Because that 30 tons of tension is being deflected by the soundboard via the bridge which causes roughly a 1000 lbs of downward force into the wooden structure. Without the wooden frame, the cabinet is flexing causing energy loss out of the soundboard. The frame stiffens the structure so energy can remain isolated in the soundboard.

-chris

Isn't the soundboard bolted to the cast iron? If so, the downward pressure maybe it's not a problem.

Last edited by pold; 07/29/21 07:26 PM.
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Years ago here, Del Fandrich claimed that if you press down on a crowned soundboard, the sides of it would move inward. There is some possibility that is true, although it would depend on the shape of the ribs. In that case, the beams would actually be under compression, and various parts of the soundboard would be under tension, and other parts would be under compression. It is more math and physics than I am ready to do, and I suspect it would be beyond most piano designers' capabilities.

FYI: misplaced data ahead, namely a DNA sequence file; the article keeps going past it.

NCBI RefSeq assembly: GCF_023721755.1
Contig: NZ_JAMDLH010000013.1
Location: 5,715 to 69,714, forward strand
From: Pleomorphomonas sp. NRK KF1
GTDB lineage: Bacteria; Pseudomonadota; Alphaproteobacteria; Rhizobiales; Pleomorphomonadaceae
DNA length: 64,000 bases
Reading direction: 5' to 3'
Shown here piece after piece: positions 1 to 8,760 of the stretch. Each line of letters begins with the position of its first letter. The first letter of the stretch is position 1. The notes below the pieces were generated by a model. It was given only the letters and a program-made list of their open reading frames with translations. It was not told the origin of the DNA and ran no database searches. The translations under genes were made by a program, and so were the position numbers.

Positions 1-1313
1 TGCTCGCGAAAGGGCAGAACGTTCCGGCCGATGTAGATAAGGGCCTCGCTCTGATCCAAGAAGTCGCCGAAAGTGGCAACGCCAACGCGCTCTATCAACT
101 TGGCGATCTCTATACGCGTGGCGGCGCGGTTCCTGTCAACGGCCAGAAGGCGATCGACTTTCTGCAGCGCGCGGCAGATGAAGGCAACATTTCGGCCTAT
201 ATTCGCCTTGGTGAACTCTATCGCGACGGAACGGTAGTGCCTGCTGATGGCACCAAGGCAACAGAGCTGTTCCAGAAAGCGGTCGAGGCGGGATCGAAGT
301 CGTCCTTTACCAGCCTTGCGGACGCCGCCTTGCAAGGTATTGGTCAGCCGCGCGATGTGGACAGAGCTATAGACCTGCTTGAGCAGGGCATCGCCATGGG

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By the way, if I had the chance I would experiment a piano without beams and without rim.

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Rippen and Lindner grands have the soundboard bolted to the aluminum plate, without a wooden frame. They also have negative crown.


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Perhaps some simple math will make it easier to believe.
Wolfenden quoted the industry standard a 150 years ago "The downward pressure of the strings should be 1/40th the string tension".
So if you take 30 tons (60,000 lbs) and divide by 40 60,000/40 = 1500lbs. This is why most set downbearing to a 1.5 degree angle

Another way is Tension x sine of the angle = downbearing force. Thus 60,000 lbs x .0262(sine of 1.5 degree angle) = 1572lbs.

A 20 ton tensioned piano would be 40,000 x .0262 = 1,048 lbs.

Some use a smaller downbearing angle something like - half a degree in the bass up to 1.5 in the treble. Lets average that out to 1 degree. 60,000 x .0175 (sine of 1 degree angle) = 1,050lbs
40,000 x .0175 700 lbs